28 April 2017

So Not a Surprise

This is no surprise. The British financial system is arguably the 2nd most invested in money laundering of any in the world (after Luxembourg). Any meaningful crackdown on money laundering would blow a big hole in the City of London's balance sheet:
So near and yet so far…

Hopes were riding high yesterday that UK parliamentarians might seize the opportunity to take historic action to end decades of financial secrecy in the UK’s Overseas Territories. We blogged about this yesterday highlighting the fact that a lot of ongoing Parliamentary business was at risk of being shelved because of the sudden general election called by British Prime Minister Theresa May. There’s a phenomenon known as the wash-up period which “refers to the last few days of a Parliament before dissolution. Any unfinished business is lost at dissolution and the Government may need the co-operation of the Opposition in passing legislation that is still in progress.”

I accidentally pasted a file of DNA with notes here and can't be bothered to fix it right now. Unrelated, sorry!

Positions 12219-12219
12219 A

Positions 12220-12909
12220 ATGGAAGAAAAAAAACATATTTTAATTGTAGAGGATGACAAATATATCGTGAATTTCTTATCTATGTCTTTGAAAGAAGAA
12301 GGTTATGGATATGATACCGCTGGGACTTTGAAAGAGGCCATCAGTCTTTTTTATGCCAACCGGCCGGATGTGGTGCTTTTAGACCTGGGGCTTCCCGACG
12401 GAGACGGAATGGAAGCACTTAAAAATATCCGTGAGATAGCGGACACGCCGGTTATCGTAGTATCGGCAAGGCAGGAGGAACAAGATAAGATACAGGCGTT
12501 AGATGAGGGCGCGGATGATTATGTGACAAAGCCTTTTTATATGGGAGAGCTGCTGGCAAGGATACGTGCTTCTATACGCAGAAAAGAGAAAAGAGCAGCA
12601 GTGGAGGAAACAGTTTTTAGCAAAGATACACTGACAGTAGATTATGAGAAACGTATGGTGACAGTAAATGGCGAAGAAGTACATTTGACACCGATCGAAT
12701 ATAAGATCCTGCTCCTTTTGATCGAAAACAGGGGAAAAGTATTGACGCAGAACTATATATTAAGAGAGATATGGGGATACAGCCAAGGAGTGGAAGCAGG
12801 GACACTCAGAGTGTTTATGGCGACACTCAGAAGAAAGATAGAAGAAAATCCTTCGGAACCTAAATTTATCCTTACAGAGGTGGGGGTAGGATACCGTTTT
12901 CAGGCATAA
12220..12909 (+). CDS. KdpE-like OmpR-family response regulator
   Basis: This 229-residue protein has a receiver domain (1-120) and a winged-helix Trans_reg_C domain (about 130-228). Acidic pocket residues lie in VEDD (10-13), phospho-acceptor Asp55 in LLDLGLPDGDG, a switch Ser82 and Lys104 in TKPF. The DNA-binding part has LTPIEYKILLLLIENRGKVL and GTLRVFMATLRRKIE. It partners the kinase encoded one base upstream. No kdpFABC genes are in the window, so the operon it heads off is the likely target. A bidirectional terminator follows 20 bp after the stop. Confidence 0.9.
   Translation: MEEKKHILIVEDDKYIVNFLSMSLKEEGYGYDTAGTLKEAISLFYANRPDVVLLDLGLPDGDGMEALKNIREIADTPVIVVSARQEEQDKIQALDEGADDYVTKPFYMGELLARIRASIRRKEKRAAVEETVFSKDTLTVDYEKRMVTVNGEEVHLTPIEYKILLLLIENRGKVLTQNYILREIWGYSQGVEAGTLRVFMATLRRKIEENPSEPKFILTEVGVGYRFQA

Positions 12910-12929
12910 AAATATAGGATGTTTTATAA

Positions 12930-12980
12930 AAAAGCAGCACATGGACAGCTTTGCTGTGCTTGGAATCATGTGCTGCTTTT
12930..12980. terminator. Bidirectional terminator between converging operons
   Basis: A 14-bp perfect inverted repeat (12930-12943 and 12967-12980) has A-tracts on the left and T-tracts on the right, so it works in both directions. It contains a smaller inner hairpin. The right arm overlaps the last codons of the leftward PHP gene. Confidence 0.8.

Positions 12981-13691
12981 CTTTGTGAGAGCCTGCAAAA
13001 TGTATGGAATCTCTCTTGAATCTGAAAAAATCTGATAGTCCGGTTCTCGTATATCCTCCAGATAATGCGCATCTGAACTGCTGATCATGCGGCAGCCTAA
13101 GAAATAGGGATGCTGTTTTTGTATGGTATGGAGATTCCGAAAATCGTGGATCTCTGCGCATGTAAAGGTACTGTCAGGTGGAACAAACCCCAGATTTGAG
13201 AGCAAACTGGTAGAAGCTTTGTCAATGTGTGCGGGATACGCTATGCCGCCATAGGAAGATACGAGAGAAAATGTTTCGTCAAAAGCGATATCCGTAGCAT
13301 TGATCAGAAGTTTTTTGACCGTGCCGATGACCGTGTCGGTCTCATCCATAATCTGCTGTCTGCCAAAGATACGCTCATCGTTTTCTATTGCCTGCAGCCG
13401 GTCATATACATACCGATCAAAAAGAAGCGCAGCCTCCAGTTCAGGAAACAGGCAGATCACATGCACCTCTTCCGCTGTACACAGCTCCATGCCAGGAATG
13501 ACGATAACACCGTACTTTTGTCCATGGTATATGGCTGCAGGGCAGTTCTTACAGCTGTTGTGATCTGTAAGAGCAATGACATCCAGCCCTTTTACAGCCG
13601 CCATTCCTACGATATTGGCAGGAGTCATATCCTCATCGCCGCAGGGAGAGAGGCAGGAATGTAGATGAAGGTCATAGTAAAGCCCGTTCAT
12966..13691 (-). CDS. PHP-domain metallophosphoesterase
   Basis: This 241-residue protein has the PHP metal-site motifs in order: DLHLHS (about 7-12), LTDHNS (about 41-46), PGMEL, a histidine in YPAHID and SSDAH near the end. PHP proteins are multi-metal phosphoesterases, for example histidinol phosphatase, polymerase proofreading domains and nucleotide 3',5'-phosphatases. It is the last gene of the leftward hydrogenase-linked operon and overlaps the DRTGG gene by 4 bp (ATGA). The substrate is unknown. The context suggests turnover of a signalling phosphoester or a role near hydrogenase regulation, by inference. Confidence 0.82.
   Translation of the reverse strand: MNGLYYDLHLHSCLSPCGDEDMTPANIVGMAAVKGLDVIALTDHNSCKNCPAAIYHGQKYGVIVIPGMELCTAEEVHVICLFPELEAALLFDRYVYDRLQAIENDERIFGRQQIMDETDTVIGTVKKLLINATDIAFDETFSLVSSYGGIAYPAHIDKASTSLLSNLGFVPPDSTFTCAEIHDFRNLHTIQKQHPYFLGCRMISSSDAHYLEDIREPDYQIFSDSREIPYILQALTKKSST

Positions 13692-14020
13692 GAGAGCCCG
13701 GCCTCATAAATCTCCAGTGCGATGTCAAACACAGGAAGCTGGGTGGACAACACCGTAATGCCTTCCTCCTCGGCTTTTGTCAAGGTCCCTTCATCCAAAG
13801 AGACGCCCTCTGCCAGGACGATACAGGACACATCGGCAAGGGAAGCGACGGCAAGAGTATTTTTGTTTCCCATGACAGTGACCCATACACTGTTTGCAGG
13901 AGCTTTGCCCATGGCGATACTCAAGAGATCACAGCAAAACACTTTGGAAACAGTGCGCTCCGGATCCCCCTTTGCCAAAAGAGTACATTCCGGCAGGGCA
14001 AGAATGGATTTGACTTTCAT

An amendment was tabled for the Criminal Finances Bill some months back which would have obliged the UK’s Overseas Territories (including such secrecy havens as Bermuda, the British Virgin Islands and the Caymans) to create fully public registers of the beneficial ownership of companies. As we asked yesterday in our blog, will the UK parliament step up to the mark? Unfortunately, today we have the answer. No. Defeat has been snatched from the jaws of victory.
This is not a surprise.

There is corruption at the core of big finance, and the British financial industry is rather more corrupt than most, and they have been paying protection money to the political establishment for years.

Changing this will require coordinated and intense political activity over a period of years.


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